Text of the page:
© 2024 KLCC

136 W 8th Ave
Eugene OR 97401

Contact Us

FCC Applications
Play Live Radio
Next Up:
0:00 0:00
Available On Air Stations

UO's student encampment says it's received a deadline to disperse

Nathan Wilk
The encampment on Sunday evening. Organizers estimated that there were around 140 tents at the site at that time.

The University of Oregon’s student encampment says it’s received a deadline to disperse.

According to a letter shared with KLCC, administrators have given protesters until noon Tuesday to stop violating the school’s reservation and camping policies. After that point, students could be punished for student conduct code violations.

Encampment spokesperson Carolyn Roderique said students are concerned about a police response moving forward, but they're not prepared to leave.

"This is the entire point of protests, of civil disobedience," said Roderique. "It's not supposed to be we roll over and we take it, and we go into a little corner where they want us to be.”

Organizers said UO has offered potential responses to some of the encampment's demands. That includes more education at the university around the conflict between Israel and Palestine.

However, UO hasn't agreed to divest from Israel's government or its universities, which organizers have said is central to their cause.

In an email to KLCC, UO spokesperson Angela Seydel declined to confirm the existence of Tuesday's deadline.

"Out of respect to the ongoing discussions and those working toward a peaceful resolution to the encampment demonstration, we are not commenting on those discussions at this time," said Seydel.

Jewish groups respond

Meanwhile, in a letter this afternoon, several local Jewish organizations condemned the encampment and called on the university to act.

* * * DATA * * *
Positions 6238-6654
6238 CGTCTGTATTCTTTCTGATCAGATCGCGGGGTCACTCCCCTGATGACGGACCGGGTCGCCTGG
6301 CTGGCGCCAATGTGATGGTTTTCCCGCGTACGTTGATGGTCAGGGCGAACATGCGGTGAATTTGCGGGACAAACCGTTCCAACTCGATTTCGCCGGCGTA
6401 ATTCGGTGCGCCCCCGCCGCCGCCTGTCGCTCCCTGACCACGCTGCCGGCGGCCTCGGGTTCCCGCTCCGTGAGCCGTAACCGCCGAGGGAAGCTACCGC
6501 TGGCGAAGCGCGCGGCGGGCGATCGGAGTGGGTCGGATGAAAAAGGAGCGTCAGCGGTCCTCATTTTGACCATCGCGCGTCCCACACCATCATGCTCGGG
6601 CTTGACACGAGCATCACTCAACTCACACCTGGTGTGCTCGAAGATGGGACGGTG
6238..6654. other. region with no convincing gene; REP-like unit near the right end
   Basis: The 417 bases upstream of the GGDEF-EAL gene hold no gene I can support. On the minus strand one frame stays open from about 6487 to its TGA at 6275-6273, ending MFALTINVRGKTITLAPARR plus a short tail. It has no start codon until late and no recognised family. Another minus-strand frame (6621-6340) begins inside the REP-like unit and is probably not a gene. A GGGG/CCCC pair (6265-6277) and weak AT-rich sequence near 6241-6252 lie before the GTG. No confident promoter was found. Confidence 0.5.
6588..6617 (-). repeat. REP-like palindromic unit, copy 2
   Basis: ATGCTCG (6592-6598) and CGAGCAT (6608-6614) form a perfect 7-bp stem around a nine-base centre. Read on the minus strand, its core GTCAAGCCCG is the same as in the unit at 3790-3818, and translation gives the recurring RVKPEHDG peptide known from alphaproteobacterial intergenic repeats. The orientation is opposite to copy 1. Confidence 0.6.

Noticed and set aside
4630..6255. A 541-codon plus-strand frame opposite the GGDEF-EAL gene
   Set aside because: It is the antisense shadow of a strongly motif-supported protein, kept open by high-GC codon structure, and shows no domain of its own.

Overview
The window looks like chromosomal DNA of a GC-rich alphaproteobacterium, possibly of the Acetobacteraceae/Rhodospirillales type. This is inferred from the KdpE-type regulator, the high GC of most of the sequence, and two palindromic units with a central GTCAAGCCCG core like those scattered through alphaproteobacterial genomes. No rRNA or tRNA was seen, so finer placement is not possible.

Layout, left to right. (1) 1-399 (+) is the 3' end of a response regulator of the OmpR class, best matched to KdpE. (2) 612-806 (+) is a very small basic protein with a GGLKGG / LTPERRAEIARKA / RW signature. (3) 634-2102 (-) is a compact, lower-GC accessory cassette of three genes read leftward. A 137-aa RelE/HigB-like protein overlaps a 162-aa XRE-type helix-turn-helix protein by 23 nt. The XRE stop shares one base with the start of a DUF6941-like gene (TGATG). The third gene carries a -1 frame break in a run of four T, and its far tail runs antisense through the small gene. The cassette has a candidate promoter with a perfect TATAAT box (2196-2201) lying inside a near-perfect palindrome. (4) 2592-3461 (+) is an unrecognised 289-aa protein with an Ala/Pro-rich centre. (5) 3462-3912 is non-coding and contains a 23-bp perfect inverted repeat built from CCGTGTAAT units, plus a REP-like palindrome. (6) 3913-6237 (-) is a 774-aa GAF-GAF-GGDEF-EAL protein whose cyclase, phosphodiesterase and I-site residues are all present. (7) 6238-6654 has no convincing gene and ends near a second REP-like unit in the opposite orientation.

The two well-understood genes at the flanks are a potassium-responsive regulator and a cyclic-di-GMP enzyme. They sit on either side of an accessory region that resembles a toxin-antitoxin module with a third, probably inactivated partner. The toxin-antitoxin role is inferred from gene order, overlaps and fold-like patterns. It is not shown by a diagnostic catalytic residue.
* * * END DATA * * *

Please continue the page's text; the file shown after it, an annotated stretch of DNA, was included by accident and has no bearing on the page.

Ducks 4 Israel, Oregon Hillel and the Jewish Federation of Lane County are among those who signed the statement. It was sent to the UO President and Board of Trustees, according to The Daily Emerald.

Speaking to KLCC Friday, Ducks 4 Israel member Luda Isakharov said UO had allowed a double standard by not enforcing the rules that all other campus groups have to follow.

Isakharov also said the encampment is intimidating to many Jewish students, who see phrases such as "from the River to the Sea" as advocating for violence against Jewish people.

“A lot of the wording on these posters around the encampment and the chants at their rallies are extremely hurtful, causing a lot of pain to people in my community and to myself,” said Isakharov. “It is painful and emotional to walk by signs that call for the destruction of your homeland."

The encampment is now in its second week.

Nathan Wilk joined the KLCC News Team in 2022. He is a graduate from the University of Oregon School of Journalism and Communication. Born in Portland, Wilk began working in radio at a young age, serving as a DJ and public affairs host across Oregon.
Rachael McDonald is KLCC’s host for All Things Considered on weekday afternoons. She also is the editor of the KLCC Extra, the daily digital newspaper. Rachael has a BA in English from the University of Oregon. She started out in public radio as a newsroom volunteer at KLCC in 2000.
Related Content